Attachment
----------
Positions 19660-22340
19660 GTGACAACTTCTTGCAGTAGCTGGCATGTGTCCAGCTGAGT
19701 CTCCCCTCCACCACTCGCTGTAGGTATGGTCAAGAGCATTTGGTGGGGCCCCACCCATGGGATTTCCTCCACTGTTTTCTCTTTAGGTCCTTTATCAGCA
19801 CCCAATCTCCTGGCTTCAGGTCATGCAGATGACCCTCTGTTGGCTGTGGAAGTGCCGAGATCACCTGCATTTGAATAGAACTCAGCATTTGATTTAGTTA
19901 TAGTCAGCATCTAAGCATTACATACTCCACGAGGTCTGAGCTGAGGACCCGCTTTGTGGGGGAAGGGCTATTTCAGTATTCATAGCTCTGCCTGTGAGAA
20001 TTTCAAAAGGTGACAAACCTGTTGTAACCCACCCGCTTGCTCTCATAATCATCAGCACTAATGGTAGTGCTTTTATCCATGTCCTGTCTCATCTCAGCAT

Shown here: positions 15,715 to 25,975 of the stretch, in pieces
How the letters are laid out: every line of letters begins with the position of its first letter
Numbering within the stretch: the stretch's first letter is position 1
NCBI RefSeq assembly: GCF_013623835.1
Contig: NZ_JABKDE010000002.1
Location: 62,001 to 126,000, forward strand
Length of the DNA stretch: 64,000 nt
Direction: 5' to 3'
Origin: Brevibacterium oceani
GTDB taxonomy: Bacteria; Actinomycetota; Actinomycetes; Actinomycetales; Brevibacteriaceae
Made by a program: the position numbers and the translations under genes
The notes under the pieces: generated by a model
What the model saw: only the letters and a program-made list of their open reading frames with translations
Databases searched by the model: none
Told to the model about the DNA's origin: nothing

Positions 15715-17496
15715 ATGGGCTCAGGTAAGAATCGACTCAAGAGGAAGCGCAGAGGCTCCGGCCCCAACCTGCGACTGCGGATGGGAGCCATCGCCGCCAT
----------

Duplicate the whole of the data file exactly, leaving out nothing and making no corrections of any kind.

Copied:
Positions 19660-22340
19660 GTGACAACTTCTTGCAGTAGCTGGCATGTGTCCAGCTGAGT
19701 CTCCCCTCCACCACTCGCTGTAGGTATGGTCAAGAGCATTTGGTGGGGCCCCACCCATGGGATTTCCTCCACTGTTTTCTCTTTAGGTCCTTTATCAGCA
19801 CCCAATCTCCTGGCTTCAGGTCATGCAGATGACCCTCTGTTGGCTGTGGAAGTGCCGAGATCACCTGCATTTGAATAGAACTCAGCATTTGATTTAGTTA
19901 TAGTCAGCATCTAAGCATTACATACTCCACGAGGTCTGAGCTGAGGACCCGCTTTGTGGGGGAAGGGCTATTTCAGTATTCATAGCTCTGCCTGTGAGAA
20001 TTTCAAAAGGTGACAAACCTGTTGTAACCCACCCGCTTGCTCTCATAATCATCAGCACTAATGGTAGTGCTTTTATCCATGTCCTGTCTCATCTCAGCAT

Shown here: positions 15,715 to 25,975 of the stretch, in pieces
How the letters are laid out: every line of letters begins with the position of its first letter
Numbering within the stretch: the stretch's first letter is position 1
NCBI RefSeq assembly: GCF_013623835.1
Contig: NZ_JABKDE010000002.1
Location: 62,001 to 126,000, forward strand
Length of the DNA stretch: 64,000 nt
Direction: 5' to 3'
Origin: Brevibacterium oceani
GTDB taxonomy: Bacteria; Actinomycetota; Actinomycetes; Actinomycetales; Brevibacteriaceae
Made by a program: the position numbers and the translations under genes
The notes under the pieces: generated by a model
What the model saw: only the letters and a program-made list of their open reading frames with translations
Databases searched by the model: none
Told to the model about the DNA's origin: nothing

Positions 15715-17496
15715 ATGGGCTCAGGTAAGAATCGACTCAAGAGGAAGCGCAGAGGCTCCGGCCCCAACCTGCGACTGCGGATGGGAGCCATCGCCGCCAT